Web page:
Nanotechnology Now







Heifer International

Wikipedia Affiliate Button


DHgate

Home > Press > Changing the Channel in Nanoelectronics

Abstract:
New computer simulations may help in the design of efficient molecular wires

Changing the Channel in Nanoelectronics

Weinheim, Germany | Posted on April 19th, 2010

Two types of trends can be identified in the length-dependent conductance of molecular wires, according to Chinese scientists. In an article published online in ChemPhysChem, Jianwei Zhao and colleagues describe different length-conductivity relationships in molecular wires depending on the structures dominating the electron-transport channels. With the aid of computer simulations, the researchers were able to define a quantitative relation between the energy band gaps of different conjugated molecules and the attenuation factor—an important parameter that determines the distance over which charge can be conducted efficiently through a material. "The new results may be helpful in the design of molecular wires for nanoelectronic applications", the researchers say.

An important step in the development of electronic devices at the single-molecule level is the understanding of charge transport through individual molecular wires. In the macroscopic world, the resistance of a metallic wire increases linearly with length. But the situation is completely different for nanometer-long molecular wires, which may have diverse molecular structures leading to different electron-transport behaviors.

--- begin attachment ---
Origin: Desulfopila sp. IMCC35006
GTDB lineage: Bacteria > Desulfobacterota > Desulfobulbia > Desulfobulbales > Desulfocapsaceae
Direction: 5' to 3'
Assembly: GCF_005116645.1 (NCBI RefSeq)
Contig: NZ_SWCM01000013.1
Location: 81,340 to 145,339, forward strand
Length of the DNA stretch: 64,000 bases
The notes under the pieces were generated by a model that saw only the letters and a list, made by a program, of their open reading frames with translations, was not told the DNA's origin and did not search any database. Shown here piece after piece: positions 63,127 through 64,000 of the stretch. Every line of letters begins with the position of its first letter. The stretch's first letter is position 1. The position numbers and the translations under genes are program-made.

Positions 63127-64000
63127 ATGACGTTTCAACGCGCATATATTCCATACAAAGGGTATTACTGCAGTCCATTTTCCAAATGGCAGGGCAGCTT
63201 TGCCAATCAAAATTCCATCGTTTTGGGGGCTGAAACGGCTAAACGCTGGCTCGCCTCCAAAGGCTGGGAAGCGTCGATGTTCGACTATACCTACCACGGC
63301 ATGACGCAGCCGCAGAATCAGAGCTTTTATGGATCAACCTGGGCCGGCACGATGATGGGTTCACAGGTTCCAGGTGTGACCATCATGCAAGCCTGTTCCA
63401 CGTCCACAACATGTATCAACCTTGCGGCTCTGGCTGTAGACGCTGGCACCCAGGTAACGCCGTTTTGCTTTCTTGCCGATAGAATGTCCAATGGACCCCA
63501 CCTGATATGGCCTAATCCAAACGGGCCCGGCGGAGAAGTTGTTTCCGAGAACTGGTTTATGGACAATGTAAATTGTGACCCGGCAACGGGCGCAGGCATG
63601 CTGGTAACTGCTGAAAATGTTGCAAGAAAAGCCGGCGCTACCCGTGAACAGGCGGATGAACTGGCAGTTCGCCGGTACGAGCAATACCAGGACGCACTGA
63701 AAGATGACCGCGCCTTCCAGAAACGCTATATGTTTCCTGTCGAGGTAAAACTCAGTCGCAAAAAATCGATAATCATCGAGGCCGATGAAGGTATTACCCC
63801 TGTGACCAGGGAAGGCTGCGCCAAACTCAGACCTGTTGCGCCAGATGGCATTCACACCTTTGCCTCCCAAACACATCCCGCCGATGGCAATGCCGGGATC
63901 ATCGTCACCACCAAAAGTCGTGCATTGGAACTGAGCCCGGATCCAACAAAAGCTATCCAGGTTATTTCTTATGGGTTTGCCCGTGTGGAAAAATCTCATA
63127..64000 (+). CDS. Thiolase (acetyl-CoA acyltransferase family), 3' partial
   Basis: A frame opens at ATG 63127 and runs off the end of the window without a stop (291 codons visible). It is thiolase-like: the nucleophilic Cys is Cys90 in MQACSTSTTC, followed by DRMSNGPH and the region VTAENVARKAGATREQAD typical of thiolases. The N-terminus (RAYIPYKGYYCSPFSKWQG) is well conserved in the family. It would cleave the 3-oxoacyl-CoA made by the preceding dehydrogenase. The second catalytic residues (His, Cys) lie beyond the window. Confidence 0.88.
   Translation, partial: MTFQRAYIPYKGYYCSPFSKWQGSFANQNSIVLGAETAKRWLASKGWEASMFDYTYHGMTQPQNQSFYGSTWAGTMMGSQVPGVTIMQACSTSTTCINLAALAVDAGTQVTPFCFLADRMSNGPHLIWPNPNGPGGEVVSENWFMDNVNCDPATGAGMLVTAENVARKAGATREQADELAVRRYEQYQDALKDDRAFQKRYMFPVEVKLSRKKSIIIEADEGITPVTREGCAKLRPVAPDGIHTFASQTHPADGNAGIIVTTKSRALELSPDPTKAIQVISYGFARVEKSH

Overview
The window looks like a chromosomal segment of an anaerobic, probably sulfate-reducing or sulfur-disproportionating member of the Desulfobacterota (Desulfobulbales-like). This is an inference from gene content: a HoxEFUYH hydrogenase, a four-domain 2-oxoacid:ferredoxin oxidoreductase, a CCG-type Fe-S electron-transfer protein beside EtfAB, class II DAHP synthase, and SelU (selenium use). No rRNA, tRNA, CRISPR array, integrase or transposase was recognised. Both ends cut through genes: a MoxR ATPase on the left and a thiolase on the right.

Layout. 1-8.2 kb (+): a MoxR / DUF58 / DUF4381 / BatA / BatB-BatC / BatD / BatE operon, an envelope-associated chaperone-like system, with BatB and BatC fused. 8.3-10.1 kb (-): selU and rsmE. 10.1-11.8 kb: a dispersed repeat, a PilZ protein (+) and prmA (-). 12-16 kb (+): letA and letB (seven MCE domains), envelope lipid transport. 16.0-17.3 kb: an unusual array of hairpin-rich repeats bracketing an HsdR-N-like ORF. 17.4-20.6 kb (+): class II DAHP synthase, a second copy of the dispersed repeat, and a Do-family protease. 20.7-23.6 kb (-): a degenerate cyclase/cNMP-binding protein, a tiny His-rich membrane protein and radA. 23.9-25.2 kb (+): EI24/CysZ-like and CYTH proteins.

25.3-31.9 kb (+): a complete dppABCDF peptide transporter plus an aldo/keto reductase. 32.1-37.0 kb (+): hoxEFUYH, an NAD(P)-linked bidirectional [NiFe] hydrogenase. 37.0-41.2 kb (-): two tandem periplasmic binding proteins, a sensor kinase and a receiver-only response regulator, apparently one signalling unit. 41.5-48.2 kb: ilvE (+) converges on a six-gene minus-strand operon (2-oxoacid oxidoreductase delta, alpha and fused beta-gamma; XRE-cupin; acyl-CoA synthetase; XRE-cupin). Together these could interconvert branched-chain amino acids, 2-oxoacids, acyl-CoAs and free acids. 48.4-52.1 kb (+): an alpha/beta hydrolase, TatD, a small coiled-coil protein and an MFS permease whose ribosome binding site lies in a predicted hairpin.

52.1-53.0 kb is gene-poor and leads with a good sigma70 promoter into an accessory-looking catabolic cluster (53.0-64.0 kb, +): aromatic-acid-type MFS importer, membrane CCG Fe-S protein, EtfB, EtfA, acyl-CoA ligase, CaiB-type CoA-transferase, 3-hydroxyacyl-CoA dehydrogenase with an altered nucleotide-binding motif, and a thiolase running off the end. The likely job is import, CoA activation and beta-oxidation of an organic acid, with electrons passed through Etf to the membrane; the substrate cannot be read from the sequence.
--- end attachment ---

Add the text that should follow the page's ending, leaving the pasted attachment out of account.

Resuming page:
To address this problem, Zhao and co-workers investigated the length dependence of the conductance through several conjugated organic molecules, thereby identifying two different trends depending on the molecular structure: a single-channel conductance and a multichannel one. The researchers found that in the case of single-channel molecules such as oligothiophene (an organic semiconductor), the conductance decays rapidly with the length, following an exponential law. However, if the molecular wires have multichannels, the decay of conductance shows a different behavior. For example, the conductance of short porphyrin-based chains decays almost linearly with length, making this type of conjugated molecules particularly promising for applications as molecular wires, according to the authors.

The simulations carried out by the Chinese team have also allowed them to find a way to determine the attenuation factor—an important indicator of electron transport through a molecular wire—directly from the energy band gap of the organic compound. The researchers believe that this observation could be of use in reaching one of the ultimate goals in molecular electronics: the design of robust molecular wires with efficient electron transport over long distances.

Author: Jianwei Zhao, Nanjing University (China), www.51-stars.com.cn/english/facultylr.asp?fln=ZHAO,Jianwei

Title: The Diversity of Electron-Transport Behaviors of Molecular Junctions: Correlation with the Electron-Transport Pathway

ChemPhysChem 2010, 11, No. 9, Permalink to the article: dx.doi.org/10.1002/cssc.201000092

####

For more information, please click here

Copyright © ChemPhysChem

If you have a comment, please Contact us.

Issuers of news releases, not 7th Wave, Inc. or Nanotechnology Now, are solely responsible for the accuracy of the content.

Bookmark: